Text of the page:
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Head and Neck Cancers PowerPoint Presentation

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On : Feb 24, 2014

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  • Slide 1 - Head and Neck Cancers Kazumi Chino, M.D. Radiation Oncology
  • Slide 2 - Epidemiology 52,000 people diagnosed in the US annually 3% of all cancers in the US Men are twice as likely as women to develop a head and neck cancer Dx is most common after age 50
  • Slide 3 - Risk Factors Tobacco – approx. 85% of H&N Ca related to tobacco Alcohol HPV in oropharyngeal cancers Epstein-Barr virus in nasopharyngeal cancers Poor dental/oral hygiene Poor nutrition – vit A and B deficiency GERD in pharyngeal cancers
  • Slide 4 - Histology 90% of H&N cancers are squamous cell carcinomas arising from the mucosal surfaces Salivary gland tumors are typically adenocarcinomas
  • Slide 5 - Anatomy
  • Slide 6 - Anatomy: Nasopharynx Eustachian tube Torus Tubaris Fossa of Rosenmuller
  • Slide 7 - Anatomy: Oro/Hypopharynx From the uvula to hyoid bone Palatine tonsils, tonsillar pillars Base of tongue Epiglottis and vallecula
  • Slide 8 - Anatomy: Laryngopharynx From the epiglottis to the inferior cricoid cartilage Vocal cords, piriform sinuses, arytenoid cartilage and aryepiglottic folds
  • Slide 9 - Anatomy: Laryngopharynx
  • Slide 10 - Cervical Lymph Nodes
  • Slide 11 - Presentation: Nasopharynx
  • Slide 12 - Nasopharyngeal Cancer Sx’s Nasal obstruction, bleeding, discharge Hearing problems if eustachian tube obstructed, otitis media Headaches Cranial nerve palsy with involvement of the base of skull Neck mass, particularly at the mastoid tip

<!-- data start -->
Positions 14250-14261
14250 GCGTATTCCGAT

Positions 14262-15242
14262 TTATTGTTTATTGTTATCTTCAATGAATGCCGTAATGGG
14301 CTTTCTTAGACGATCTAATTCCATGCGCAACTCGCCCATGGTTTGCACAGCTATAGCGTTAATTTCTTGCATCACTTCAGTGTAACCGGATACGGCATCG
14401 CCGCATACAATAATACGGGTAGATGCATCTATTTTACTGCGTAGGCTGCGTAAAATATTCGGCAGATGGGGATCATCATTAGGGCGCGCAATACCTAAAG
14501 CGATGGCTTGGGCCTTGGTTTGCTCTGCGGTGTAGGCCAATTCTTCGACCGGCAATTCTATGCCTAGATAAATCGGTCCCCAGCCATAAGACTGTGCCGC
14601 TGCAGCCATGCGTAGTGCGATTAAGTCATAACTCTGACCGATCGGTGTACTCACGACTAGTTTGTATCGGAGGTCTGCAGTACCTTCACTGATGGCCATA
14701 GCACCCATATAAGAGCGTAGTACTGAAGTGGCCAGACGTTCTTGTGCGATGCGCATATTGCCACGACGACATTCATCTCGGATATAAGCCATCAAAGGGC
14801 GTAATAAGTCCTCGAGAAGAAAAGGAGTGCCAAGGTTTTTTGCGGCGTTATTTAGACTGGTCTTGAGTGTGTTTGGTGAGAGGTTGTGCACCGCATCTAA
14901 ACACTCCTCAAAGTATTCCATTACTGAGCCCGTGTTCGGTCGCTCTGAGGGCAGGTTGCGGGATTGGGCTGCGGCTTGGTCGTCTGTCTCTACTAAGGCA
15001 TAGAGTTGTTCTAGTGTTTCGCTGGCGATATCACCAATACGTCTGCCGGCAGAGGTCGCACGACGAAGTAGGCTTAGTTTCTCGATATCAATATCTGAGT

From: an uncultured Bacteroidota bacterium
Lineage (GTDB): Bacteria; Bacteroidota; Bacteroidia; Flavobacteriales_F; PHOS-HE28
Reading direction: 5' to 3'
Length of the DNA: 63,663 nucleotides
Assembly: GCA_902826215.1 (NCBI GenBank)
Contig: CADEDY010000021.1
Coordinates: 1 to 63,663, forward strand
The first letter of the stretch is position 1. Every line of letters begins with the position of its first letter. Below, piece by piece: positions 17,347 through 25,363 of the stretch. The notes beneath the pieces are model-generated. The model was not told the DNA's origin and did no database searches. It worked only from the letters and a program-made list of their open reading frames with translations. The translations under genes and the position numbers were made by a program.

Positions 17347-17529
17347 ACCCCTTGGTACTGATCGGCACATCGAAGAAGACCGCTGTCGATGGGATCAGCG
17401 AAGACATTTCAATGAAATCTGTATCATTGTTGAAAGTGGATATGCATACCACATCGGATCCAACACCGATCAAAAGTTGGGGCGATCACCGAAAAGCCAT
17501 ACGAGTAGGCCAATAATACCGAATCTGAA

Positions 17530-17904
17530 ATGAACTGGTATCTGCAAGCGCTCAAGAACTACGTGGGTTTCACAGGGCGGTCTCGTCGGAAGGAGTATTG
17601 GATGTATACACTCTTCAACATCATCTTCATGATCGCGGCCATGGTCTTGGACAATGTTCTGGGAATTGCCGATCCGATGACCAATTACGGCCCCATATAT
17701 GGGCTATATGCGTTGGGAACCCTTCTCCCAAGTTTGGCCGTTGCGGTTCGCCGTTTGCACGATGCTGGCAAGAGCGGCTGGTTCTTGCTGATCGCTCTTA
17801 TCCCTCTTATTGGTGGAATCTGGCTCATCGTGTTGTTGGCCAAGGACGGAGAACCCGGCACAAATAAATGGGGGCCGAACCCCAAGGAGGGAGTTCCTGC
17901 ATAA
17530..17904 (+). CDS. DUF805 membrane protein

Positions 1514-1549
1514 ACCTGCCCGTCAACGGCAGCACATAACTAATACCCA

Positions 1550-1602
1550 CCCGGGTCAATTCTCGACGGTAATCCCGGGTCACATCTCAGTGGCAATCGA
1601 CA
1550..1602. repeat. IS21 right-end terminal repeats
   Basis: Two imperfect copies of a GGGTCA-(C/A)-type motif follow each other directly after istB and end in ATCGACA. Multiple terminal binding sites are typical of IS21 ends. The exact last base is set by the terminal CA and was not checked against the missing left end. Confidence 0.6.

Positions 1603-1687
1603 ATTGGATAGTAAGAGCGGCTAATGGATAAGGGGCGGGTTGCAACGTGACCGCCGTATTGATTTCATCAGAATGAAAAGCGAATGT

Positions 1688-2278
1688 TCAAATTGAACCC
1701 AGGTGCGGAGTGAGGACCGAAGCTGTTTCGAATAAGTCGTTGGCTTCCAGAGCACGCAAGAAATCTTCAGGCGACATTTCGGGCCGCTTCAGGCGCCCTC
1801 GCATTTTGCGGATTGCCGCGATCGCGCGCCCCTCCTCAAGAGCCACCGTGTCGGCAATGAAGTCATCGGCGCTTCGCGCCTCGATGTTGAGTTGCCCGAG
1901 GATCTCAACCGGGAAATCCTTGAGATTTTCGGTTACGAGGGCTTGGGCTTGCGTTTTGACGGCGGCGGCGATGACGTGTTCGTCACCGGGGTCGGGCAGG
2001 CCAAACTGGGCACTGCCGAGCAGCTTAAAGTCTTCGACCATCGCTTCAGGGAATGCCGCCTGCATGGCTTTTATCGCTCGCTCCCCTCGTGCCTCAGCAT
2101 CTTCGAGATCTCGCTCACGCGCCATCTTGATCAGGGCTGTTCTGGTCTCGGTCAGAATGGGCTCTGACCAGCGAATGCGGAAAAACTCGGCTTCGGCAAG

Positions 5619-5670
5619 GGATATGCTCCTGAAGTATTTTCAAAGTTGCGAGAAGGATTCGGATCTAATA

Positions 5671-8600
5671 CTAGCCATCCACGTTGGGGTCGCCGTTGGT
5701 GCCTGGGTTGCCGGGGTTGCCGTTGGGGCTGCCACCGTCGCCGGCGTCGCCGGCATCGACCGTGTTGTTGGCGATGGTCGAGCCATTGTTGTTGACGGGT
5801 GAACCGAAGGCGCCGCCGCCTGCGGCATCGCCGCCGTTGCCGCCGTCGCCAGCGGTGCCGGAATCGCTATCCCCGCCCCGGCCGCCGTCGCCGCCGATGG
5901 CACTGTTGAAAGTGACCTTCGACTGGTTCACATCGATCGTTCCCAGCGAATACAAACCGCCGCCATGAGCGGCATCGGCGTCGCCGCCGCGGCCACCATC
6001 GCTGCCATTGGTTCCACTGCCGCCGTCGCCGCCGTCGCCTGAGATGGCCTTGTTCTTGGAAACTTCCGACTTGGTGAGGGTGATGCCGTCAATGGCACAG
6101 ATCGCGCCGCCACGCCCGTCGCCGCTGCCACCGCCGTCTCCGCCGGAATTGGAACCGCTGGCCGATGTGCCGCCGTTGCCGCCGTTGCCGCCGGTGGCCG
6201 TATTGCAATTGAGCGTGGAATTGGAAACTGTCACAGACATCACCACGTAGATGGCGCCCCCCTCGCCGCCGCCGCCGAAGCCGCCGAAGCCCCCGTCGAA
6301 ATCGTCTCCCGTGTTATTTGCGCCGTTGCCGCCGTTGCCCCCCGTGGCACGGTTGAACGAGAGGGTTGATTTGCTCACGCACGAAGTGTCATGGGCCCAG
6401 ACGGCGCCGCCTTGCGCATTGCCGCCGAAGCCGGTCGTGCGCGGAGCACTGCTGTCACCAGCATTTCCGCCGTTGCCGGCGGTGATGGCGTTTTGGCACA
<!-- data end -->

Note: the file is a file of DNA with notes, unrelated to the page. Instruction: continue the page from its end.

• Slide 13 - Staging: Nasopharynx
  • Slide 14 - Staging: Nasopharynx
  • Slide 15 - Staging: Nasopharynx
  • Slide 16 - Tx & Prognosis: Nasopharynx Stage I/II tx’d RT alone: local control rates at 5 years for T1= 93%, T2 = 79%, T3 = 68% and T4 = 53% Intergroup 0099 compared RT alone vs cisplatin 100mg/ms day 1, 22, 43 + RT for Stage III/IV 3 yr progression free survival was 24% vs 69% in favor of concurrent chemo/RT 3 yr overall survival was 47% compared to 78% in favor or concurrent chemo/RT Similar trial JCO 2005 showed OS 65%  80% with chemo
  • Slide 17 - Nasopharynx NCCN Guidelines
  • Slide 18 - Recurrent or Persistent Dz
  • Slide 19 - Prognosis: Nasopharnx Keratinizing squamous cell carcinoma has a higher risk of local recurrence after tx than non-keratinizing SCCa or undifferentiated High EBV DNA titers after tx are associated with an increased risk of recurrence
  • Slide 20 - Presentation: Oropharynx Globus sensation Difficultly swallowing Slurred speech Pain in throat or ear Neck mass
  • Slide 21 - Staging: Oropharynx
  • Slide 22 - Staging: Hypopharynx
  • Slide 23 - Staging: Oro/Hypopharynx
  • Slide 24 - Staging: Oro/Hypopharynx
  • Slide 25 - Tx & Prognosis: Oro/Hypopharynx RTOG 73-03 randomized advanced oropharyngeal tumors to surgery with or without post-op RT Post-op RT better LRC (48 vs 65%) & OS (26% vs 38%) RTOG 90-03 and EORTC studies on locally advanced H&N Ca’s (excluding NPX) showed improved LC with concomitant boost with RT
  • Slide 26 - Tx & Prognosis: Oro/Hypopharynx GORTEC 94-01 (JCO 2004) for Stage III/IV showed benefit of 3 cycles carboplatin/5-FU + RT vs RT alone Chemo-RT improved LC (25 vs 48%), DFS (15 vs 27%) OS (16 vs 23%) Intergroup Trial (JCO 2003) and Duke trials (NEJM 1998) showed similar benefit for cisplatin +/- 5FU Bonner (NEJM 2006) showed benefit of cetuximab with RT over RT alone Cetuximab increased 3 yr LRC (34 vs 47%) OS (45 vs 55%).